• Jeffries, Michael P. 2011. Thug Life: Race, Gender, and the Meaning of Hip-Hop. Chicago: University of Chicago Press.
  • Johnson, Imani Kai. 2014. “From Blues Women to B-Girls: Performing Badass Femininity.” Women & Performance: A Journal of Feminist Theory, All Hail the Queenz: A Queer Feminist Recalibration of Hip Hop, 24 (1).
  • Keyes, Cheryl L. 2004. Rap Music and Street Consciousness. Urbana, IL: University of Illinois Press.
  • Kitwana, Bakari. 2005. Why White Kids Love Hip Hop: Wankstas, Wiggers, Wannabes, and the New Reality of Race in America. New York: Basic Civitas Books.
  • Kwakye, Chamara Jewel, and Ruth Nicole Brown, eds. 2012. Wish to Live: The Hip-Hop Feminism Pedagogy Reader. New York, NY: Peter Lang Publishing Inc.
  • McCune, Jeffrey Q. 2008. “‘Out’ in the Club: The Down Low, Hip-Hop, and the Architexture of Black Masculinity.” Text and Performance Quarterly 28 (3): 298–314. https://doi.org/10.1080/10462930802107415.
  • McFarland, Pancho. 2013. The Chican@ Hip Hop Nation: Politics of a New Millennial Mestizaje. Michigan State University Press.
  • Mitchell, Tony, ed. 2002. Global Noise: Rap and Hip Hop Outside the USA. Middletown, CT: Wesleyan.
  • Morgan, Joan. 2000. When Chickenheads Come Home to Roost: A Hip-Hop Feminist Breaks It Down. New York: Simon & Schuster.
  • Morgan, Marcyliena. 2009. The Real Hiphop: Battling for Knowledge, Power, and Respect in the LA Underground. Apparent First Edition edition. Durham: Duke University Press Books.
  • Navarro, Jenell. 2014. “Solarize-Ing Native Hip-Hop: Native Feminist Land Ethics and Cultural Resistance.” Decolonization: Indigeneity, Education & Society 3 (1): 101–18.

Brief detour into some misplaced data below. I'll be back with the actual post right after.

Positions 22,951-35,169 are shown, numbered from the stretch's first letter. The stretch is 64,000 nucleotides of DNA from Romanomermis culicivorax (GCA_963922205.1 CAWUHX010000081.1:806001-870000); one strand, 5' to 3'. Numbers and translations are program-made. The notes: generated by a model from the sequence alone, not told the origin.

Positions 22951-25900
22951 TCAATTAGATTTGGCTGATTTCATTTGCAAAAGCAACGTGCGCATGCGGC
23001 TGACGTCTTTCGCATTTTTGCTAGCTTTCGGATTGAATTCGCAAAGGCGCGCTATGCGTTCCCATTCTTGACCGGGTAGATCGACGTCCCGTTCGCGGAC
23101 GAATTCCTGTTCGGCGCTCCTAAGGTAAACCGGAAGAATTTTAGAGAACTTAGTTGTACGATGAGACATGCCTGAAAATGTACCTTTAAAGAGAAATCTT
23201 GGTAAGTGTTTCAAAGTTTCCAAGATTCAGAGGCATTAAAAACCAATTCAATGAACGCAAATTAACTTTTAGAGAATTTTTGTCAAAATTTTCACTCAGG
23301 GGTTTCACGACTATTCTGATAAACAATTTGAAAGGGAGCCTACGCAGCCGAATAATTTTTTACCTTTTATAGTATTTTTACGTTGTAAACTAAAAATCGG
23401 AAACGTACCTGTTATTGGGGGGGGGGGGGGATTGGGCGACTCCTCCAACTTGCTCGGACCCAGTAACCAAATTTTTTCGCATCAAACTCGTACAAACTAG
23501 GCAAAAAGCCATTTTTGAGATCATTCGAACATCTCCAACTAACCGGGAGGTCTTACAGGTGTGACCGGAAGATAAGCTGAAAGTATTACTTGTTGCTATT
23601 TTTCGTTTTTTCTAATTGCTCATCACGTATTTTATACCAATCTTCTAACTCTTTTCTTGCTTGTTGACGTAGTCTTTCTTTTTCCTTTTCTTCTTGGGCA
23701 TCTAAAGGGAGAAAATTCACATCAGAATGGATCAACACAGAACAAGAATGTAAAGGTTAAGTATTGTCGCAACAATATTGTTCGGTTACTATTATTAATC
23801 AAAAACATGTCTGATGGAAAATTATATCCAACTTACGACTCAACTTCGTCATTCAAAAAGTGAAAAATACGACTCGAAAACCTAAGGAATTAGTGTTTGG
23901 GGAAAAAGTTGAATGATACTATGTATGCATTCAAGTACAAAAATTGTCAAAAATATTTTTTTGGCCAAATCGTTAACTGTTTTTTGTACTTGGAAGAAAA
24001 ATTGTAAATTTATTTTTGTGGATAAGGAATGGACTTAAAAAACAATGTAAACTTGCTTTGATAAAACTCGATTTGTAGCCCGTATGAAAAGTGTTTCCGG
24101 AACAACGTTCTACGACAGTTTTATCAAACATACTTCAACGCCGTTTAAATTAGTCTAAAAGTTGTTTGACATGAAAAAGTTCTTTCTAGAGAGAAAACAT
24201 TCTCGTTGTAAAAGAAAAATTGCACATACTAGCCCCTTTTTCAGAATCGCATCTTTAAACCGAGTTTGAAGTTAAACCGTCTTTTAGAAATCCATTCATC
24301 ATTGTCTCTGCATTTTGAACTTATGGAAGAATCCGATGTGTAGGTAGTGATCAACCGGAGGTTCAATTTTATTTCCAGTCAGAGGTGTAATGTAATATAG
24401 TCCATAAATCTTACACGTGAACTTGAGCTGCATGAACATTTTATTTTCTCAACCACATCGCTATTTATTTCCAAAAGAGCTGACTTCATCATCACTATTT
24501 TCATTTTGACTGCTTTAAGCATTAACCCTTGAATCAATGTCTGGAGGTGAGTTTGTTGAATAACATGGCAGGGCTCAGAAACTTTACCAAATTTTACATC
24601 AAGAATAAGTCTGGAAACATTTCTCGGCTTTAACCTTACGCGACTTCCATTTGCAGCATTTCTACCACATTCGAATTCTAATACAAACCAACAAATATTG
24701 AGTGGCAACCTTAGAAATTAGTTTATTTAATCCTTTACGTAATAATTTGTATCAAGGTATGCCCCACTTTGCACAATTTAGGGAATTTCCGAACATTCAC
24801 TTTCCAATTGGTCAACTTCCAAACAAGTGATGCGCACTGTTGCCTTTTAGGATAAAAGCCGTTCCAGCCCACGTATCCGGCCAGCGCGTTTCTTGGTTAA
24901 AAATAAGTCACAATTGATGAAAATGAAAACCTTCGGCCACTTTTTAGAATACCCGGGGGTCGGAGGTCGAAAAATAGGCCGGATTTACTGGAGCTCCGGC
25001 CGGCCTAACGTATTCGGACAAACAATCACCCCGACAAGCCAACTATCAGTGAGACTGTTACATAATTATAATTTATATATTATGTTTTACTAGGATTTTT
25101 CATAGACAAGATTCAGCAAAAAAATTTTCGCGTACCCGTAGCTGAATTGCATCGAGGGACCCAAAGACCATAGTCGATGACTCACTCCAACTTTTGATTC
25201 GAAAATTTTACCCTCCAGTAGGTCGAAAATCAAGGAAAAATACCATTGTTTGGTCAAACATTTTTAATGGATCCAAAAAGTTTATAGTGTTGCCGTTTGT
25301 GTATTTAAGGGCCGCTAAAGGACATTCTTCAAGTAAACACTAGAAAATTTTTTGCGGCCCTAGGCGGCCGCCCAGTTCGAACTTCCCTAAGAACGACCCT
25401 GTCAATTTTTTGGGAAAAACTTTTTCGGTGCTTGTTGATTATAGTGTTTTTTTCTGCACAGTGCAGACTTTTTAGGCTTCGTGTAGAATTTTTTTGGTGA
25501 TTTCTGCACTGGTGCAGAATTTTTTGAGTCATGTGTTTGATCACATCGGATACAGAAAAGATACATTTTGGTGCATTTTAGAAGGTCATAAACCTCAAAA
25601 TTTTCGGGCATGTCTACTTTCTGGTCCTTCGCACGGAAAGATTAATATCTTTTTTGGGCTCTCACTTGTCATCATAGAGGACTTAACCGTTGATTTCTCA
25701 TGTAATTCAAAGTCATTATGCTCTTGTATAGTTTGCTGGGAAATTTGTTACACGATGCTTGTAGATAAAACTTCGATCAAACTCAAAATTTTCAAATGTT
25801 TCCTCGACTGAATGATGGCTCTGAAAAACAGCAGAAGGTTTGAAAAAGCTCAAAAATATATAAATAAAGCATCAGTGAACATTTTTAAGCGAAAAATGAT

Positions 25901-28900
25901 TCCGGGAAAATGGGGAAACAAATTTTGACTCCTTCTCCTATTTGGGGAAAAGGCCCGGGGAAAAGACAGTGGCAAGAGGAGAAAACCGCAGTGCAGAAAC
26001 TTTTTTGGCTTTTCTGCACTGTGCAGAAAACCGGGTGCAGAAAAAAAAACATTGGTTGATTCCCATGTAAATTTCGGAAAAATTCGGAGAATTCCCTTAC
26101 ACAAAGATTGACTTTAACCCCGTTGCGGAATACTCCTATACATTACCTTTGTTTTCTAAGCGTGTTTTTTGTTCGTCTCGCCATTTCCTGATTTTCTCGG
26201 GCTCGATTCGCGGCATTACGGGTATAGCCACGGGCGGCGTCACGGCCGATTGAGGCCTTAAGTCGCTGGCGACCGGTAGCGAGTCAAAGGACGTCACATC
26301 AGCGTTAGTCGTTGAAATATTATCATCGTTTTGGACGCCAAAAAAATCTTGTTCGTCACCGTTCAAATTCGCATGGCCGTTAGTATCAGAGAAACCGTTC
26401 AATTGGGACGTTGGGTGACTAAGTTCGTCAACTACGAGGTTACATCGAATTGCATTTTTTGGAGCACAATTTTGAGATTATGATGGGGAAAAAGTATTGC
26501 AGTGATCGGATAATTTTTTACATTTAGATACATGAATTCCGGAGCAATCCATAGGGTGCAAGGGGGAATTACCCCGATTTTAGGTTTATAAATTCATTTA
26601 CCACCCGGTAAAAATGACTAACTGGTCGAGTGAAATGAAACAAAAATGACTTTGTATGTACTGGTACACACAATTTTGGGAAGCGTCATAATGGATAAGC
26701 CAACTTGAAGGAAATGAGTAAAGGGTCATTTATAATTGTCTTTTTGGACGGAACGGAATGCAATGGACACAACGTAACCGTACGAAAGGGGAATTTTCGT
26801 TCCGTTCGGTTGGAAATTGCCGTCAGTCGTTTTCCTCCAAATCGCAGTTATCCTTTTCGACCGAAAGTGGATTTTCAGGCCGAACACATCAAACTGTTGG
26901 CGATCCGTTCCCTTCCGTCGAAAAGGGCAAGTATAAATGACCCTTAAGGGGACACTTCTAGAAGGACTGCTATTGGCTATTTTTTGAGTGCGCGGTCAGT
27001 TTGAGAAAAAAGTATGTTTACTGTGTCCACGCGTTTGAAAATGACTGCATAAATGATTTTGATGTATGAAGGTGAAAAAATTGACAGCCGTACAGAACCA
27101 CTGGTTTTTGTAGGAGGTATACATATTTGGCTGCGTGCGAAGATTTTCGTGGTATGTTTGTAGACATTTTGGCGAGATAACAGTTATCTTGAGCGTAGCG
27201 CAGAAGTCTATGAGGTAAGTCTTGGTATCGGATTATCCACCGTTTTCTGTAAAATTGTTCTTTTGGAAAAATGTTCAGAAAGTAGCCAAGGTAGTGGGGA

• Neal, Mark Anthony, and Murray Forman, eds. 2004. That’s the Joint!: The Hip-Hop Studies Reader. New York: Routledge.
  • Osumare, Halifu. 2008. The Africanist Aesthetic in Global Hip-Hop: Power Moves. New York: Palgrave Macmillan.
  • Pabón, Jessica N. 2014. “Interview with AbbyTC5: A Pioneering ‘HomeGirl’ in Hip Hop Herstory.” Women & Performance: A Journal of Feminist Theory, All Hail the Queenz: A Queer Feminist Recalibration of Hip Hop, 24 (1): 8–14.
  • Pabón, Jessica N., and Shanté Paradigm Smalls. 2014. “Critical Intimacies: Hip Hop as Queer Feminist Pedagogy.” Women & Performance: A Journal of Feminist Theory 24 (1): 1–7. https://doi.org/10.1080/0740770X.2014.902650.
  • Pabón-Colón, Jessica N. 2018. Graffiti Grrlz: Performing Feminism in the Hip Hop Diaspora. New York: New York University Press. http://nyupress.org/books/9781479895939/.
  • Pabón-Colón, Jessica Nydia. 2017. “Writin’, Breakin’, Beatboxin’: Strategically Performing ‘Women’ in Hip-Hop.” Signs: Journal of Women in Culture and Society 43 (1): 175–200. https://doi.org/10.1086/692481.